11. Suppose there is Excess Cash in our Balance Sheet, what would you Suggest for using it in Proper Ways?

Many times, the interviewer asks these kinds of questions, they want to check your practical awareness as well.

If there is excess cash in the balance sheet, first we should check other line items in the balance sheet, according to other balances, we should suggest using cash in proper ways, some of the ways could be as below.

  • We can use excess cash for investing in modern machinery or equipment, which could be further useful in increasing revenue for the company.
  • We could save on interest charges by paying long term liabilities in case we have excess cash in the balance sheet.
  • We can use some part of excess cash for rewarding its shareholders in the form of dividends.
  • Other uses of excess cash could be investing in other new business ventures or investing in other listed stocks.

12. What do you Understand from WACC? How would you Calculate it?

WACC (Weighted Average Cost of Capital) is an average rate of return which the company is expected to pay to its debt or equity investors. It is the average cost of capital which includes debt and equity both.

The formula for calculating the WACC of any firm is as follows:

WACC = [(E/V *Re) + (D/V*Rd*(1-Tc)]


  • E = Market Value of Total Equity
  • D = Market Value of Total Debt
  • V = E+D
  • Re= Cost of Equity
  • Rd= Cost of Debt
  • Tc= Corporate Tax Rate

13. How would a Company’s Financial Statement be Affected by the Increase in Debt in the Company?

A financial analyst should be aware of the effects of the changes in debt or equity for a company. There would be some questions about these formats during the interview.

When a company increases debt, it would affect the balance sheet and cash flow both. In the balance sheet, long-term or short-term debt line item would increase by the same amount of raised debt. It will increase cash in cash flow under the financing section.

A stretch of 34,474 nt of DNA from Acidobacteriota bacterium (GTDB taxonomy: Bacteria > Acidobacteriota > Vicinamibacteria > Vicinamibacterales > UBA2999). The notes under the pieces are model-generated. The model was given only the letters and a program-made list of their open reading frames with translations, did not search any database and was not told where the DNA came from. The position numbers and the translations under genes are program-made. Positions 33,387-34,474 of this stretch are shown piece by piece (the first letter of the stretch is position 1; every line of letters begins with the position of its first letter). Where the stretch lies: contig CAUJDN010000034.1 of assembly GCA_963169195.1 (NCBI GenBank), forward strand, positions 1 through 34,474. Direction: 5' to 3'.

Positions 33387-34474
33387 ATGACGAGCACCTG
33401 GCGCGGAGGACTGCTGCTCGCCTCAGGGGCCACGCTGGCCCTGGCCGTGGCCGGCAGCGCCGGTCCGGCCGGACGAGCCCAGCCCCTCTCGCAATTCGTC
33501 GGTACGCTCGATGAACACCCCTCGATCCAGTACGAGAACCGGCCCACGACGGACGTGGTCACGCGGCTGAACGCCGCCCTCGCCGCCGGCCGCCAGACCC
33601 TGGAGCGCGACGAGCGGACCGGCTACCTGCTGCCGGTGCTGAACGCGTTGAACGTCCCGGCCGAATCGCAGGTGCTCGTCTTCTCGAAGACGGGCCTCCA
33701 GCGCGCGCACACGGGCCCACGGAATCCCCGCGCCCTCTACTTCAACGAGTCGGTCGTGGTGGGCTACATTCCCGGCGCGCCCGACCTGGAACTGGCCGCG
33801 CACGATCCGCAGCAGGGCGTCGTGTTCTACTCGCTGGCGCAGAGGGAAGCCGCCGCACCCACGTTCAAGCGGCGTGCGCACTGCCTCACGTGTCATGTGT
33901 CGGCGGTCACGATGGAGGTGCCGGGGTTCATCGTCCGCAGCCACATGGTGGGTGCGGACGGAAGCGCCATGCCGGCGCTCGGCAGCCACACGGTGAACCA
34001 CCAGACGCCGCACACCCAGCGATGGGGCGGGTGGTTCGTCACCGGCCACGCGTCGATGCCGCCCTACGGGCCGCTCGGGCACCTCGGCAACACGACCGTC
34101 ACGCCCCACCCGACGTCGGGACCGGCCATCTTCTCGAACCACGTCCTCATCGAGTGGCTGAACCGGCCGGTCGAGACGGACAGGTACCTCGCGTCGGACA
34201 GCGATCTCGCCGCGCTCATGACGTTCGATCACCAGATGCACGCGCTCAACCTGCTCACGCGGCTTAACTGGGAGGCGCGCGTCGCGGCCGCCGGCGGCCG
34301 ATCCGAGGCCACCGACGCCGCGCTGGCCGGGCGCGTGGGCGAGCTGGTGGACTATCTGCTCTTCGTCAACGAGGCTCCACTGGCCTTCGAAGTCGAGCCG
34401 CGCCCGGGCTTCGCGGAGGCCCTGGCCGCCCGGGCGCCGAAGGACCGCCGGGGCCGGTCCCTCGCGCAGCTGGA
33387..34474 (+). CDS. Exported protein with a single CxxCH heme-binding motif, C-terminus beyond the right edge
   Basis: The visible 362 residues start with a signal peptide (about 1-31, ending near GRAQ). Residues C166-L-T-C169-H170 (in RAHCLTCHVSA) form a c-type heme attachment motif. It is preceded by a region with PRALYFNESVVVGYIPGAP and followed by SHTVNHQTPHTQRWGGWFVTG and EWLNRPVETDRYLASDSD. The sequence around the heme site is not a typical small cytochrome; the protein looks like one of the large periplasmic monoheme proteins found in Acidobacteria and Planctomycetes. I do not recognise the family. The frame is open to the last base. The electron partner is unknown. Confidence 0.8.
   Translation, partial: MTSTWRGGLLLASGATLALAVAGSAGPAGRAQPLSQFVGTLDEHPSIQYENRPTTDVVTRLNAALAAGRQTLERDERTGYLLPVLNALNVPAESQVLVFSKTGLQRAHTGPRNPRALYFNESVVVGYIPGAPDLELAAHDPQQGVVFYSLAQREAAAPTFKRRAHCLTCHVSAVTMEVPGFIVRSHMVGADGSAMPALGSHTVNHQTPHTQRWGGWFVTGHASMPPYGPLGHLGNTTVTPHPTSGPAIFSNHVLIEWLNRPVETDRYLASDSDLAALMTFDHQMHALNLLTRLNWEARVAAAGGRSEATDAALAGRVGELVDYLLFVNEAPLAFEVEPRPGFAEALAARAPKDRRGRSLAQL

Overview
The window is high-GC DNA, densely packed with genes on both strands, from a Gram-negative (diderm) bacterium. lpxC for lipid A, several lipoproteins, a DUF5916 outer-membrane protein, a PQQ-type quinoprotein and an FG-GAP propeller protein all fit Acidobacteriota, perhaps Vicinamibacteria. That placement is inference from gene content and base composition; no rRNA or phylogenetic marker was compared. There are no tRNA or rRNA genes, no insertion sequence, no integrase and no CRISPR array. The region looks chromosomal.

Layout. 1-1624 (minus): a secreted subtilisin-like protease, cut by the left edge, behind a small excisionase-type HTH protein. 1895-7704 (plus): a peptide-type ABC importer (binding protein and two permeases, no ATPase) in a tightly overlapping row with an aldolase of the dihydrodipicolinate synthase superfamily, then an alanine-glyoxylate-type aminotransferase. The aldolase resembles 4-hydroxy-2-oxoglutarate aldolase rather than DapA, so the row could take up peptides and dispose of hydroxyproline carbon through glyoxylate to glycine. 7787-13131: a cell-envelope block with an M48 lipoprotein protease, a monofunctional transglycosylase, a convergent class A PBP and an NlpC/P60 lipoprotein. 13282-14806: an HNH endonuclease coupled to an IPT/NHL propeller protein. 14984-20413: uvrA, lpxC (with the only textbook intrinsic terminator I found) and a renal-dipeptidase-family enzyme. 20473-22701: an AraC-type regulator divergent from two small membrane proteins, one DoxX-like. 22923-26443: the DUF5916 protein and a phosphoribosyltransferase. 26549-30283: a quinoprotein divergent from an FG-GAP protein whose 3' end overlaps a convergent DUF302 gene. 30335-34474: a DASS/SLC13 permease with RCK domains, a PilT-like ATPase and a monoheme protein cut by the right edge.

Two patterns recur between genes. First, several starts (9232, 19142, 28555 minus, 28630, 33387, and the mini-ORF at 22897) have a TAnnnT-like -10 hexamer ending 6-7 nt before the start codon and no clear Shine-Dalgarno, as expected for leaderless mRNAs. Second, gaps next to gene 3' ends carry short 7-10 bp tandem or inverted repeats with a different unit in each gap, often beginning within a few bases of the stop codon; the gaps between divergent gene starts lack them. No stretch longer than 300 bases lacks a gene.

14. What are Cash Flow and its Various Sections?

Cash flow is a financial statement that explains the flow of money in a business. The cash flow statement describes how much money has been transferred to/from the company during a particular period of time. It also shows the cash balance at the end of the period.

There are three main sections/heads in a cash flow statement as per below:

  • Cash from Operating Activities
  • Cash from Investment Activities
  • Cash from Financing Activities.

15. What is Deferred Tax Liability and Why is it Created?

Deferred tax liability is an obligation of payment in the future which is the difference between the amount of tax calculated according to income tax laws and the amount calculated according to financial statements if calculated on an accrual basis.

We prepare financial statements on the basis of accounting standards, but these accounting standards would differ from the rules assigned from Income tax authorities.

16. What are the Main Line Items in each Financial Statement?

There are three main financial statements during the financial modeling process, i.e. Balance Sheet, Income Statement and Cash Flow. The mainline items in each financial statement to focus on areas per below.